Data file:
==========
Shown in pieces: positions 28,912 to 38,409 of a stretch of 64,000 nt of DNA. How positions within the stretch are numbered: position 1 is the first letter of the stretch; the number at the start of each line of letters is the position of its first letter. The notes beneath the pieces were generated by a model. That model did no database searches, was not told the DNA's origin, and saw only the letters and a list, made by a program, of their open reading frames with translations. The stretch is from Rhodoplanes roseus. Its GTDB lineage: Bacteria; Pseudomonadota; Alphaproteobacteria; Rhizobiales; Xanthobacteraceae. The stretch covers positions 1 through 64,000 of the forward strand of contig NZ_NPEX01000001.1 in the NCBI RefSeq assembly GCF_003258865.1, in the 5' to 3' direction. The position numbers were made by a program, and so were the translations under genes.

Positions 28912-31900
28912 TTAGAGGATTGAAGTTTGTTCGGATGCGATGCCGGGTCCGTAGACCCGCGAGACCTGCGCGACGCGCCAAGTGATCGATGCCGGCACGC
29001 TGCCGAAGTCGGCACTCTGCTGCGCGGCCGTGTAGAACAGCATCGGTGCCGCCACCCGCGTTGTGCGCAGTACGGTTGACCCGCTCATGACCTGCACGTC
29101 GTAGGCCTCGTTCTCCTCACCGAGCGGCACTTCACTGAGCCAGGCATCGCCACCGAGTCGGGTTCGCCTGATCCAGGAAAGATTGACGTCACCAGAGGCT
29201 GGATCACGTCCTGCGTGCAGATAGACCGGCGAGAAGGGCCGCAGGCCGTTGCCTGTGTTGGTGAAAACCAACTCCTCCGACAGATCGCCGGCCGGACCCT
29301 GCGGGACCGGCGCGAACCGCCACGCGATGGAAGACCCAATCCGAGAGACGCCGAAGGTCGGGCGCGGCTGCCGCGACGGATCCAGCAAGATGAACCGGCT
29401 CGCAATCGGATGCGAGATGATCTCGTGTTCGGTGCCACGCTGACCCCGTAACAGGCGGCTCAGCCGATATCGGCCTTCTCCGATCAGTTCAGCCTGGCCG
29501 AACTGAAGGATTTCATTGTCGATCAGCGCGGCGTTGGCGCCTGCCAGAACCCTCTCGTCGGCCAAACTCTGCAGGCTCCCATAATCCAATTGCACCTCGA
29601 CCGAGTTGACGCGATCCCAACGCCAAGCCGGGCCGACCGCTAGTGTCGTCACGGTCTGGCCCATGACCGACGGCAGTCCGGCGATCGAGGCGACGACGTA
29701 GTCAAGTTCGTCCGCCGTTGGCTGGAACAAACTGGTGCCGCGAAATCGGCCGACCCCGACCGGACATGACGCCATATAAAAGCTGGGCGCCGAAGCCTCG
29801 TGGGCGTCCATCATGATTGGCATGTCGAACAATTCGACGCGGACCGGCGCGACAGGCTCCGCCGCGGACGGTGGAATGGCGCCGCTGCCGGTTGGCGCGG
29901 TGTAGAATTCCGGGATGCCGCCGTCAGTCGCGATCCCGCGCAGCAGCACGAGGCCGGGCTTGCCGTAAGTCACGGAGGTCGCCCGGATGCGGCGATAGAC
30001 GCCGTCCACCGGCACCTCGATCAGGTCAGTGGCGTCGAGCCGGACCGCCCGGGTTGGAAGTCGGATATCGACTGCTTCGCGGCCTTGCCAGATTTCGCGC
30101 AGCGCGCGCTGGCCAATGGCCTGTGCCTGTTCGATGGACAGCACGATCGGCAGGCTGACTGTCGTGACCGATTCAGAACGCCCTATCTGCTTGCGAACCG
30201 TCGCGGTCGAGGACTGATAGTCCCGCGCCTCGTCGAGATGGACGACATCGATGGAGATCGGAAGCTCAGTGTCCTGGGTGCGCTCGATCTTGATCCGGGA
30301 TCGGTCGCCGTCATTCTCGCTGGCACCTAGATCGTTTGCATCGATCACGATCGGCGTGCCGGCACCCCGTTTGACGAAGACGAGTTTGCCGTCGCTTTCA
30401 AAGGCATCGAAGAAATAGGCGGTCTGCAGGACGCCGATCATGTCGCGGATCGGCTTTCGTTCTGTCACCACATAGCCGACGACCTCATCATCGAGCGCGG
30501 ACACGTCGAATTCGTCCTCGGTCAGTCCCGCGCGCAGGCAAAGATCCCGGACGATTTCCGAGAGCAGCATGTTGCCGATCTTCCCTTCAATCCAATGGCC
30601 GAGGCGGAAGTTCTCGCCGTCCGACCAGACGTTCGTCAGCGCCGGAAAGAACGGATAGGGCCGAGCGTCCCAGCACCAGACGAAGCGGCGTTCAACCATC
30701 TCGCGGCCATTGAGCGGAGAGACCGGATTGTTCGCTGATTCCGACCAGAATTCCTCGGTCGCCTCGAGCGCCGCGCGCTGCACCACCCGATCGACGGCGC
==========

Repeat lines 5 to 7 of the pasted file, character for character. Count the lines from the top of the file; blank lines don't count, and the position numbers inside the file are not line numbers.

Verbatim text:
29101 GTAGGCCTCGTTCTCCTCACCGAGCGGCACTTCACTGAGCCAGGCATCGCCACCGAGTCGGGTTCGCCTGATCCAGGAAAGATTGACGTCACCAGAGGCT
29201 GGATCACGTCCTGCGTGCAGATAGACCGGCGAGAAGGGCCGCAGGCCGTTGCCTGTGTTGGTGAAAACCAACTCCTCCGACAGATCGCCGGCCGGACCCT
29301 GCGGGACCGGCGCGAACCGCCACGCGATGGAAGACCCAATCCGAGAGACGCCGAAGGTCGGGCGCGGCTGCCGCGACGGATCCAGCAAGATGAACCGGCT